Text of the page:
Founders of Our Literature: Will Ogilvie

A possible guest whom the Centenary authorities have overlooked is William Henry Ogilvie, the Australian poet, and now a recognised Scottish bard, who spent many years in Australia as a young man, and who wrote some of the most delightful verse this country has produced. Ogilvie brought with him that singing quality which pervades all the works of Robert Burns and makes him so loved and appreciated throughout the world.

It was as a youth of 20 that Ogilvie landed in New South Wales. He was a robust young man who came here largely in search of adventure. The rough life of the Outback appealed to him vastly. He scorned the cities and went west, where there were horses to break and cattle to drove. He remained 11 years and then returned to Scotland, where he still lives.

Ogilvie's verse is largely personal, but we like him none the less for that. He takes his readers into his confidence, and shows them some things of extraordinary beauty, and some of the philosophy of his life. On the stations and in the droving camps he saw much that was beautiful, and if he did see anything unlovely he promptly forgot it. You can search the pages of his published works and you will find nothing that is morbid or melancholy or unpleasant. He did not omit these things for any prudish reason, but because he was a thoroughly healthy-minded man and they did not interest him.

Ogilvie's value in his Outback verse is that he lived it all. Lawson was the swagman poet; Paterson a visitor to the bush, but Ogilvie was the real bushman. That is patent in all that he writes. Nearly every bushman is a poet at heart. Ogilvie had the good fortune to be one of them, and articulate. Every bushman would say of his work, "that is how I would have liked to write it myself."

But Will Ogilvie is included in this series in literary founders, not because he was an articulate bushan, but rather by reason of his being a true poet. A poet must write of what he knows or of what is in him, and Ogilvie could not help writing of the bush in its cruder moments; but there are many rare things in his poetry which stand out like jewels among the roughness. Horse-breaking and droving are forgotten when he recalls Bowmont Water or writes "The Bush My Lover."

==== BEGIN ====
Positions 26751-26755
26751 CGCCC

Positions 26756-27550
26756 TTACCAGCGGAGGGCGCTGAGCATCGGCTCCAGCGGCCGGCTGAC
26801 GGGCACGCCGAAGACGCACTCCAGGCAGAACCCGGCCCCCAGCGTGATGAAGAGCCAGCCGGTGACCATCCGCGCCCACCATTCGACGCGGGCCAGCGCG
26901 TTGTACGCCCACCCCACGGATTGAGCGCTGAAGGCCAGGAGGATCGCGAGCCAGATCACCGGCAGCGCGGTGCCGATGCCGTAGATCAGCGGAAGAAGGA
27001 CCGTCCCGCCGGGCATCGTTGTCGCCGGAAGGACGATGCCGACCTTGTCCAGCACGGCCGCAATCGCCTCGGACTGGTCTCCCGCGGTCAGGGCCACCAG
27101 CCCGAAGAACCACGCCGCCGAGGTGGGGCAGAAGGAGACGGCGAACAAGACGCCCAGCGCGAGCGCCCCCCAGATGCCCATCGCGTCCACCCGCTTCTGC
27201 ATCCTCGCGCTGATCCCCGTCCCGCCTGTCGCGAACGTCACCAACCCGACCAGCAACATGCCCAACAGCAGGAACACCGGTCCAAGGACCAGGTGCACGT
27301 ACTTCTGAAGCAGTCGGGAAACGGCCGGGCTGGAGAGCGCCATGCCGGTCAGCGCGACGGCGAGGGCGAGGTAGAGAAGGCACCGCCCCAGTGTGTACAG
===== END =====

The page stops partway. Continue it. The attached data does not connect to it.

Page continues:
Outwardly a man of action he was a dreamer at heart, and it was the dreamer who came out triumphant in his best work.

You cleave with sword or sabre
   A pathway for your feet;
But I move in meadow sweet
   By the side of silent streams,
And you are lord of Labor
   And I am serf of dreams.
No poet who has felt beneath him the rhythm of galloping hooves can help committing it to verse. Ogilvie was no exception. His horse verse is the best of its kind. His lines canter or gallop, and if you are to write of horses this must be so. But it was not all of gallopers. "How the Fire Queen Crossed the Swamp" is an epic of the teamster, of how Dan with his "sixteen horses collared and chained -- the pick of the whole wide west," crossed a mighty flood and landed his 70 bags of flour at the Swagman's Rest. No man who has ever handled a team can fail to thrill to it.

Ogilvie is the real bushman's poet. He has lived with bushmen, worked with them. He has ridden with them "fast and far in waterless plains and wet." He has joined the boys from the station on their Saturday excursions to the town. He has galloped away under the moon to a love tryst, and ridden slowly home afterwards with his eyes on the stars and his head full of romance. Some people may not understand these things, but for those who do, Ogilvie has given them immortality.

Ogilvie stayed with us 11 years, and it is a pity we could not keep him, for none sang more sweetly or truly. One of the last things he did in Australia was to write his appreciation of the Overlanders -- the drovers of the Outback whom he knew so well.

And now he is a Scottish bard, but he left his best words here and there are many of us who treasure it.

First published in The Herald, 28 July 1934

Note: the mention of a Centenary in the first sentence refers to the 100th anniversary of the founding of the colony (in 1835) that later became the State of Victoria in Australia.

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This page contains a single entry by Perry Middlemiss published on February 15, 2008 6:19 AM.

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